The research shows how successive waves of policy reform have shaped the region’s public policy trajectory. In this process, the role of the State and the function of social policy have been redefined to serve the imperatives of financial-led accumulation (Lavinas, 2016). Firstly, through privatization, deregulation, or flexibilization policies, Latin American states have promoted greater participation of private financial entities in the provision of social services such as education, health, and housing, among others (Bahía et al. 2016; Santos Filho, 2016; Ríos Jara, 2023). Secondly, in the context of recurrent socio-economic crises and the post-pandemic recovery, access to credit has consolidated as a key means for low- and middle-income households to compensate for the cutbacks in welfare systems and the decline in their purchasing power. Scholars argue that the massification of cash transfers has served as collateral for low-income households’ access to credit markets (Lavinas, 2013; Wilkis, 2014). Thirdly, recent research has shown the increasing involvement of regional states in the financial inclusion of the working poor. In the last decade, we have witnessed a proliferation of financial inclusion policies that combine financial literacy programs with the State’s provision of loans to address a wide array of social demands, such as basic consumption, employment, education, and housing, among others (Bressan, 2020; Cariceo, 2020; Nougués, 2022).

In addition, the region is facing a new political scenario, marked by severe economic stagnation, political polarization, and environmental constraints, which brings new challenges to the study of financialization. These pressing issues have opened a window of opportunity for scholars, policymakers, and civil society to develop a critical and interdisciplinary approach to studying financialization and its challenges. In this context, this workshop aims to exchange ongoing research on financialization in Latin America and deepen a regional understanding of the phenomena related to it.

Topics of Interest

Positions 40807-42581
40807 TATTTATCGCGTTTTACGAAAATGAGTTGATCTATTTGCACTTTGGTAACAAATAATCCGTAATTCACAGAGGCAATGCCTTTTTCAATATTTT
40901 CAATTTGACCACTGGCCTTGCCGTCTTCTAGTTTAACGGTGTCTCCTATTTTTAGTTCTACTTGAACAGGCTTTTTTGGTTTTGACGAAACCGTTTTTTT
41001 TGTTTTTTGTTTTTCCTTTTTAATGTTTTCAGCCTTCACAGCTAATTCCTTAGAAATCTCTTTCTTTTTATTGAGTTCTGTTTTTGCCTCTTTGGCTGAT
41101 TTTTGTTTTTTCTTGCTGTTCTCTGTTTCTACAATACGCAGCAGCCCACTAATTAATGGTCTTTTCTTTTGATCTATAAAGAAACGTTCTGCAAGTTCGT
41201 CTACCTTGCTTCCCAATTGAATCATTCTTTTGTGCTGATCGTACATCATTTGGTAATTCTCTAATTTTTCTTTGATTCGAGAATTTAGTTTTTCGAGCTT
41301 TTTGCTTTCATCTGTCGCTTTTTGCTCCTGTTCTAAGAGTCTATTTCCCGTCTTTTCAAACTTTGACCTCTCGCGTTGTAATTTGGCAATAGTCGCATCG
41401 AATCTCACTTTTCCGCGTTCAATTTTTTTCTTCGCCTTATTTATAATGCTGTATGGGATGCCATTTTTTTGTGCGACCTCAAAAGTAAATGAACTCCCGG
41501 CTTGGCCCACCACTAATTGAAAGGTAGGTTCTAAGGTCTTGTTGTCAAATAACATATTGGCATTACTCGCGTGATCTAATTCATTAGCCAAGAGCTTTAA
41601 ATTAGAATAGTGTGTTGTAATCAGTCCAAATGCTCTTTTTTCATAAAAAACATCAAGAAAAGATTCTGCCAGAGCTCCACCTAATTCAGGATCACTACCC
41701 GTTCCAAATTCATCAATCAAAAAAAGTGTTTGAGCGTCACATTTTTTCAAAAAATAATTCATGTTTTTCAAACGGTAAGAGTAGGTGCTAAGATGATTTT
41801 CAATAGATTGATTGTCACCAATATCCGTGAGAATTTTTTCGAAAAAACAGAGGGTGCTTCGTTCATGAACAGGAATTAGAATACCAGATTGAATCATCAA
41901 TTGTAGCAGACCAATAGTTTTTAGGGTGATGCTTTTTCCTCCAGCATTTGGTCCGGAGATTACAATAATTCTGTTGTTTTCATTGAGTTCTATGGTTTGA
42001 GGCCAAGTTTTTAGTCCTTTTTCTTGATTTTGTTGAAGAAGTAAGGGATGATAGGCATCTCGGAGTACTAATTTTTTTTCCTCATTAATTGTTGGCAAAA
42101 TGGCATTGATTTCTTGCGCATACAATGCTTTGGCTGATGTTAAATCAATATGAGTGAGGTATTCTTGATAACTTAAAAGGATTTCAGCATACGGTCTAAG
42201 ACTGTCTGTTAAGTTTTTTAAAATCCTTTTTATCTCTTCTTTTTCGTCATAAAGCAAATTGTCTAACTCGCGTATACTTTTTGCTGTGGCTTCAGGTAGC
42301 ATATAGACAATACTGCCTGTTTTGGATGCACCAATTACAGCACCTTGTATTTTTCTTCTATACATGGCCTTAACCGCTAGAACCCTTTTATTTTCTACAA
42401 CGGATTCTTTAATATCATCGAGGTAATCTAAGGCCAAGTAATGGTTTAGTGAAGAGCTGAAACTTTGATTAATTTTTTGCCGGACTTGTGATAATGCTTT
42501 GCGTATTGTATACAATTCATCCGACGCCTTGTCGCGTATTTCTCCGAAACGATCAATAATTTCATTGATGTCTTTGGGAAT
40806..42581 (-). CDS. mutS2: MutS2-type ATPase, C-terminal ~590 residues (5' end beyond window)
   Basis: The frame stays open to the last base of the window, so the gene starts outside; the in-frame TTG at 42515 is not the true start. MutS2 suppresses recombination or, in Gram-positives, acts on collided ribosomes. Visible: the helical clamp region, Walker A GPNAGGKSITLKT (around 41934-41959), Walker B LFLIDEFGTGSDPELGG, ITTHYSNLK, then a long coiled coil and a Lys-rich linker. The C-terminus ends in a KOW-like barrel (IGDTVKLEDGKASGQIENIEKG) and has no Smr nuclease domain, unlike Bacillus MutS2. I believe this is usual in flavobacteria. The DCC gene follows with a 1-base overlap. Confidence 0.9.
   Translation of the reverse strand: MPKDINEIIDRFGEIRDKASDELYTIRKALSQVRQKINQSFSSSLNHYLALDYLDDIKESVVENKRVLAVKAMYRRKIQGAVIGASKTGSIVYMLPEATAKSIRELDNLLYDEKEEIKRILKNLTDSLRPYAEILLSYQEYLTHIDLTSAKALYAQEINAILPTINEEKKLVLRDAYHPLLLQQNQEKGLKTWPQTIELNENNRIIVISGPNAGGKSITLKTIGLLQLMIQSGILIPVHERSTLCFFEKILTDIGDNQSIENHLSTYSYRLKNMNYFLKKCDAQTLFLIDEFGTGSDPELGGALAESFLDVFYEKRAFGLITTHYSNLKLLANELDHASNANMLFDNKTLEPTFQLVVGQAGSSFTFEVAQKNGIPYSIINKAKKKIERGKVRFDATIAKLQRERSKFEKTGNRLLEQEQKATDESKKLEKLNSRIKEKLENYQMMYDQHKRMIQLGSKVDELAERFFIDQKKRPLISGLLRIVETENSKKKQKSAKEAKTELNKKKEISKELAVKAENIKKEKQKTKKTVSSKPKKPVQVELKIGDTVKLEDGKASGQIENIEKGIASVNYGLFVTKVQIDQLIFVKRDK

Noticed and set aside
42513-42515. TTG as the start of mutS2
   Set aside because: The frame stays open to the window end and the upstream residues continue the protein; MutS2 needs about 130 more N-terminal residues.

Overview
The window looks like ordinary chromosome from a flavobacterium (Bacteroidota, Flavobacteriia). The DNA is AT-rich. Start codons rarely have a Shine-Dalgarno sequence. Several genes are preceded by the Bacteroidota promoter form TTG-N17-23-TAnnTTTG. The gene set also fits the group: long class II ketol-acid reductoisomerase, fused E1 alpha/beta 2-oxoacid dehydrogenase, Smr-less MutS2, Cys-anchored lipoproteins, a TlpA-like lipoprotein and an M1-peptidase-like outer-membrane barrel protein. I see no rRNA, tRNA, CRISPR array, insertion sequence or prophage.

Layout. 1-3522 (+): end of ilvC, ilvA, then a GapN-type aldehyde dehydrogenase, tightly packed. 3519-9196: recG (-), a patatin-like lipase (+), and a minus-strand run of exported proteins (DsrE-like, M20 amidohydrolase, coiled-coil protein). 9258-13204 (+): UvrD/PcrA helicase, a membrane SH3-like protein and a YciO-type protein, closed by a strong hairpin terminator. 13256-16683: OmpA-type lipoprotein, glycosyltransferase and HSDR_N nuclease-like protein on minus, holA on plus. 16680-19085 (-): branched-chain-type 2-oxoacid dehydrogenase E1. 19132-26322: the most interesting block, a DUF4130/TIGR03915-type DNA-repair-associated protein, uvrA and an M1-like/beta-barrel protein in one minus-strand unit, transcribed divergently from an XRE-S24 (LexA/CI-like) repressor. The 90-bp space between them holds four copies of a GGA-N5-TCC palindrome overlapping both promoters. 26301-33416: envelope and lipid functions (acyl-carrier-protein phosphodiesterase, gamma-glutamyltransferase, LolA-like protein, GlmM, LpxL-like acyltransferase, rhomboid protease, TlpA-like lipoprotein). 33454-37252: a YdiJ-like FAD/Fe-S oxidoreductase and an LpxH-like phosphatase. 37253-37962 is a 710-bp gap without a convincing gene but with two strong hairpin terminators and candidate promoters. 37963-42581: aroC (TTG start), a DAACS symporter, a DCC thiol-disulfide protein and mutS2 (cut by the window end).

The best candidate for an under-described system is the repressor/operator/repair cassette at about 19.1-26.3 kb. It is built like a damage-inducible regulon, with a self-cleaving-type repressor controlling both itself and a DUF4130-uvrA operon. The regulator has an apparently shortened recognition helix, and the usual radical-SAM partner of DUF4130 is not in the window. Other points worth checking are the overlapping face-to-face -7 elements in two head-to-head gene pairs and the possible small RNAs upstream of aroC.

We invite young scholars (Graduate and MA students, PhD candidates, Postdocs) and early career researchers (3 years since Ph.D.) working on topics related to financialization studies in Latin America to apply for the call of papers on topics related to financialization studies, which includes but is not limited to:

  • Financialization of the State and public policies in general;
  • Financialization of social policy and welfare: education, health, labor, housing, pensions, and social security;
  • Financialization, economic policy and the role of central banking;
  • Finances and household economy;
  • Movements to de-financialize public policies;
  • Policy alternatives and definancialization of social policy and welfare;
  • Theoretical and analytical proposals to address financialization from a Latin American perspective; and
  • Comparative case studies.

Event format

The event consists of a two-day workshop with three types of activities. Firstly, four panels of paper presentations. In each panel, three students and early career researchers will present their papers/thesis chapters and receive feedback from commentators and peers. Presenters will have 15 minutes, followed by 10 minutes of commentator feedback, and 15 minutes of Q&A. Secondly, keynote speeches with scholars or policymakers. Finally, a round table about the future of financialization studies in Latin America will be presented. This activity will be open to the general public. The duration of the panel is two hours, including the presentation and debate.

A limited number of travel stipends in the amount of 250 USD and shared accommodation for two nights will be awarded to selected participants. 

Students must submit an extended abstract in English (length: 500-800 words). The scientific committee will analyze the academic merit of the work, and its relevance to the workshop’s topic. Full paper must be written in English and submitted before 20 May 2024.


Opening Call for Papers: 15 March 2024
Closing Call for Papers: 12 April 2024
Selection of Students: 20 April 2024
Full Paper Submission: 20 May 2024
Workshop: 4 & 5 June 2024


The event will take place in Santiago, Chile, in partnership with the Instituto de Investigación y Posgrado of the Faculty of Economics, Government, and Communications of the Universidad Central, the Max Planck Partner Group for the Study of the Economy and the Public and Escuela IDAES of the Universidad Nacional de San Martín, Argentina. 

Contact and questions: [email protected]